Nevada wildlife officials warn hunters about 'zombie' deer

Nevada wildlife officials are warning hunters to be on the lookout for deer infected with Chronic Wasting Disease, also known as "zombie" deer.

Posted: Oct 8, 2019 4:40 AM
Updated: Oct 8, 2019 4:40 AM

"Zombie" deer roam 24 states in the US, sickened by a neurodegenerative disease that reduces them to stumbling, drooling creatures.

So far, Nevada has evaded the infection this hunting season. State wildlife officials plan to keep it that way.

The Nevada Department of Wildlife is urging hunters to visit their mobile sampling stations and check their carcasses for chronic wasting disease, a fatal illness that affects the brain and spinal cord of deer, elk and moose.

The department set up stations at truck stops near state lines to keep the infection out. The sampling takes about five minutes and doesn't affect the deer's meat or antlers, the department said.

It's the latest measure to protect the state's wildlife. In May, Gov. Steve Sisolak passed legislation banning hunters from bringing deer, elk or moose carcasses into the state to prevent disease transmission.

Chronic wasting disease

The symptoms of chronic wasting disease reduce infected animals to zombie-like creatures: Stumbling, drooling, drastic weight loss. They can become more aggressive and less afraid of humans, according to the Centers for Disease Control and Prevention.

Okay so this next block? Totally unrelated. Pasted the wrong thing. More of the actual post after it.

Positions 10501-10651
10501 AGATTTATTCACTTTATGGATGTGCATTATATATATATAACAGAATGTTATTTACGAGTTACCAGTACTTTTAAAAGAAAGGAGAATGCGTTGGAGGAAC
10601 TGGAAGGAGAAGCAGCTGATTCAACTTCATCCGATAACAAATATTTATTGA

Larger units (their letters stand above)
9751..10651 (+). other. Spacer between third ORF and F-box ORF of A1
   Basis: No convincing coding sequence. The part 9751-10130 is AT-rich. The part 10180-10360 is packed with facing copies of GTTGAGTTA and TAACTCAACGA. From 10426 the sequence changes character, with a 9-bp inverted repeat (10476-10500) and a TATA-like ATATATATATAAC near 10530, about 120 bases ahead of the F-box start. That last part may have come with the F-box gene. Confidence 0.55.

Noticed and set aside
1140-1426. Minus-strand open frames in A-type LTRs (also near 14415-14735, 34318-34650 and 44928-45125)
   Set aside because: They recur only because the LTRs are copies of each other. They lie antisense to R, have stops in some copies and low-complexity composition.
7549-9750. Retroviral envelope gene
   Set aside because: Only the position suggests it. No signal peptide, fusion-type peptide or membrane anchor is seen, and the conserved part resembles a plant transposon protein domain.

It's thought to spread through direct contact with body fluids or by drinking contaminated water, the CDC said. The disease is always fatal.

As of August, the CDC reported infected deer, elk and moose in 227 counties across 24 states, primarily clustered in Wyoming, Colorado and Kansas.

There's a low risk of transmission to humans, but the CDC warned hunters that the species barrier may not fully protect them from contracting the animal disease.

Chronic wasting disease can incubate for more than a year before animals present symptoms, so the CDC recommends hunters test meat before consuming it and avoid eating the meat of infected venison. Wearing proper equipment while field dressing deer carcasses and minimizing time spent handling their brain and spinal tissue, where the disease originates, can also prevent infection.

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